“Hello, I am seeking advice regarding the table % for a round diamond. I want to choose a table that will display the greatest brilliance with a balance of dispersion. More brilliance. Period ha ha. I found an article [on United Diamonds] which at the bottom says that the president of the GIA shared the ideal table size for exceptional brilliance. It says we should choose between 59 and 62 for table % yet I have found other tables that open the range to 53-58 as excellent and 58-60 is very good, so it has confused me. I read some texts here and it seems whoever does these reviews and articles is as picky as I am ha ha ha so my main concern is what should I aim for? Currently I am on the hunt for a diamond with these specs: Shape: Round; Carat 1.75 +-; Cut: Excellent; Color: G; Clarity VS-2; Polish and Asymmetry: Excellent. Certification: GIA; Fluorescence: None. Thanks a lot !!! F.M.”
Ha Ha, I remember when Bill Boyajian, the former lab director of the GIA, made the statement which you are referring to back in 1997, what he actually said was “One example discovered in our investigation of modeling proportions of a round brilliant cut diamond revealed that, by our method of calculating brilliance, a 59 percent table is more brilliant than a 53 percent table, which was defined by Tolkowsky as “ideal”. This calculation was based on maintaining all other angles defined by Tolkowsky.”
I’ve always thought the statement was issued because the GIA was reeling from getting knocked off their pedestal and was scrambling to try and discount the importance of proportions grading because the AGS Laboratory had just introduced their proportions grade study and it resulted in a substantial loss of business for the GIA Gem Trade Laboratory. From my perspective, the GIA tried to dismiss the findings of the AGS Laboratory for and when it became clear that tactic was not going to work, they introduced their own cut grade system almost a decade later. The amusing part was that the AGS Laboratory knocked them back to the stone age once again by introducing their Light Performance grading platform right about the same time.
In 1919, Marcel Tolkowsky, a member of a Belgian family of diamond cutters, published Diamond Design, the first recorded analysis of diamond proportions for the round brilliant cut diamond. His work was based on modern theories of light behavior and his opinion of what proportions resulted in what many industry professionals considered to be the best possible balance of brilliance and dispersion of light until the mid-1990’s.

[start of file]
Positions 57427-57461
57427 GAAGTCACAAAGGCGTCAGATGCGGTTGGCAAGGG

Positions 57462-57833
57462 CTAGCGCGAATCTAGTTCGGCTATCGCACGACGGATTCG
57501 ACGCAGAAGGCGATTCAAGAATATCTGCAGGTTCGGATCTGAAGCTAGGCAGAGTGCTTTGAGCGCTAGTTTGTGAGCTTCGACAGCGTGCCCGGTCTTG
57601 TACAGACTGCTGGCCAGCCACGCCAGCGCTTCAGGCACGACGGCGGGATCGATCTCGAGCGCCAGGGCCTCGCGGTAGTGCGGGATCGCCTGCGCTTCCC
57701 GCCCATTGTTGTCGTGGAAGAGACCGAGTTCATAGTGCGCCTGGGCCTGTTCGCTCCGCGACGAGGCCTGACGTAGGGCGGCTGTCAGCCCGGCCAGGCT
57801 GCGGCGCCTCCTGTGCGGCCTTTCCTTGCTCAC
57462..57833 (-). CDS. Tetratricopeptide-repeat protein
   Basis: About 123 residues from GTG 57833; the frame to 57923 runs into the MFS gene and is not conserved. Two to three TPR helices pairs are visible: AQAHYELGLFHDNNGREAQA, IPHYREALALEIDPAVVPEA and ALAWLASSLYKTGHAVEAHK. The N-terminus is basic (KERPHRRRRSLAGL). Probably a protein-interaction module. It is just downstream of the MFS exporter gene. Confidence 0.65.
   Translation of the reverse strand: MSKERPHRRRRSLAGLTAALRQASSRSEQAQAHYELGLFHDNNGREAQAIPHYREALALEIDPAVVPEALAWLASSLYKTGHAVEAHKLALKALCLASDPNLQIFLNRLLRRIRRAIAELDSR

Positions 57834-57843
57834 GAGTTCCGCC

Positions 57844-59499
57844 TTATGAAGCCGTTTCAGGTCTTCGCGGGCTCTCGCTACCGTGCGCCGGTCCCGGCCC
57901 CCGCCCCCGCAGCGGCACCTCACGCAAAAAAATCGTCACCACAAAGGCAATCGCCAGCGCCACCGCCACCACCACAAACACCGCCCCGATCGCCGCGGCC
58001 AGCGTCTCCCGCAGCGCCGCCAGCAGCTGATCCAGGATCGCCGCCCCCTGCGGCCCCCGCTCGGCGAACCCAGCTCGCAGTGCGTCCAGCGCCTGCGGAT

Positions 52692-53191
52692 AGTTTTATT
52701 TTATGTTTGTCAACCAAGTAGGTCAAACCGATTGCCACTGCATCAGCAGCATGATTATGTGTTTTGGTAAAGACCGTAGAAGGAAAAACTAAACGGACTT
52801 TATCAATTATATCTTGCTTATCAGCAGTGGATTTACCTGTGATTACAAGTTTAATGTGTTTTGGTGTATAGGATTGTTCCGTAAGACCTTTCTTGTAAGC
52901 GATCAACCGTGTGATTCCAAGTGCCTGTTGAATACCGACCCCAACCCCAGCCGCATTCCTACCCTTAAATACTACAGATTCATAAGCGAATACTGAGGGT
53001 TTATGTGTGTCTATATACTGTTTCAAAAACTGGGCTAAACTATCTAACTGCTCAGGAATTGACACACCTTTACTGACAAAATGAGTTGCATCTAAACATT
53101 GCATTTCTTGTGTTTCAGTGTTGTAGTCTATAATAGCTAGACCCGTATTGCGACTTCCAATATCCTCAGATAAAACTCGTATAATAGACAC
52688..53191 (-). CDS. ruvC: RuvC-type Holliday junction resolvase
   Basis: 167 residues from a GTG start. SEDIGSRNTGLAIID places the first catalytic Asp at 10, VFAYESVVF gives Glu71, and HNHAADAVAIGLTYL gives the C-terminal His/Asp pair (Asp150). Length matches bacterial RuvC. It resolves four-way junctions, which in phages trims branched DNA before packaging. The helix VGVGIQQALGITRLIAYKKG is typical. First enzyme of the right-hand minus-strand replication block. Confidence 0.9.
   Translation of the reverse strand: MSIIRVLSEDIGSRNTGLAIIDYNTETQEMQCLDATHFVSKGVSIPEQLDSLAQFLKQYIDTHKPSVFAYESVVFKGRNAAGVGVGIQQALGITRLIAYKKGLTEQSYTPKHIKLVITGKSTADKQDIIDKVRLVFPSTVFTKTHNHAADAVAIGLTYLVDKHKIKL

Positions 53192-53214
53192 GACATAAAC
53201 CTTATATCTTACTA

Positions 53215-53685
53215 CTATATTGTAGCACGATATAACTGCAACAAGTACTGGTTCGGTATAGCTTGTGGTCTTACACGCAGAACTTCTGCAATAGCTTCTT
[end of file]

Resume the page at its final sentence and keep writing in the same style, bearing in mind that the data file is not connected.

Tolkowsky’s calculations indicated that for optimum brilliance a round brilliant cut diamond should be cut to the following angles and proportions:
Tolkowsky’s design is frequently referred to as the “American Ideal Cut” because diamond cutters in the United States began cutting it first… Marcel Tolkowsky’s early model of brilliance set the stage for the modern AGS Round Brilliant Ideal Cut Diamond and Hearts & Arrows Round Brilliant Ideal Cut Diamond which are widely recognized as exhibiting superior Light Performance and Visual Performance.
Note that Marcel Tolkowsky’s Diamond Design did not take girdle thickness into account, this means that a diamond truly cut to Tolkowsky proportions would have a zero percent, razor sharp, girdle edge which would be prone to breakage and is essentially impossible to produce. Allowing for a minimum girdle edge of 0.7% thin would bring the total depth of the diamond up to approximately 60% which is a more durable and realistic design.
Do not be confused or misled by the appearance of the words “Tolkowsky Cut” on some diamond grading reports. The words “Tolkowsky Cut” do not necessarily mean that a diamond has been cut to Tolkowsky’s exact specifications. Some laboratories like the European Gemological Laboratories (EGL) will say that a diamond is “Tolkowsky Cut” or within “Tolkowsky Range” if the diamond’s proportions are “within tolerance” of Tolkowsky’s original calculations. According to the EGL the specifications for their “Tolkowsky Range” are as follows:
However we have evaluated “Tolkowsky Cut” diamonds that scored overall proportions ratings as low as AGS-2 Very Good on our Sarin DiaPort computerized proportions analysis machine. Recently we have even seen the words “Tolkowsky Cut” used by the EGL Laboratory to describe the overall proportions rating of fancy shape diamonds such as Flanders Brilliant, marquise, and princess cut diamonds… What gives with that? How is it possible that the results from Tolkowsky’s analysis of the modern round brilliant cut diamond can be applied to a diamond with a completely different shape and facet structure?
When I first started as a diamond buyer back in 1985, the majority of old timers told me that diamonds with a 60% table diameter and a 60% total depth were the most brilliant diamonds available. Interestingly enough, no mention of crown angle or pavilion angle was ever mentioned and when I asked them about whether the actual measurements for crown and pavilion angle mattered, I was told that if the table diameter were cut to 60% and the total depth were cut to 60% then the crown angle and pavilion angle would automatically fall into place. Apparently anything with a 60% Table and 60% Total Depth would do and at the time I honestly didn’t know better… There wasn’t any such thing as mathematical ray tracing or computerized proportions analysis and the GIA which was the leading gemological laboratory at the time never made any reference to the crown angle or pavilion angle measurements on their diamond grading reports, so it was a relative free for all.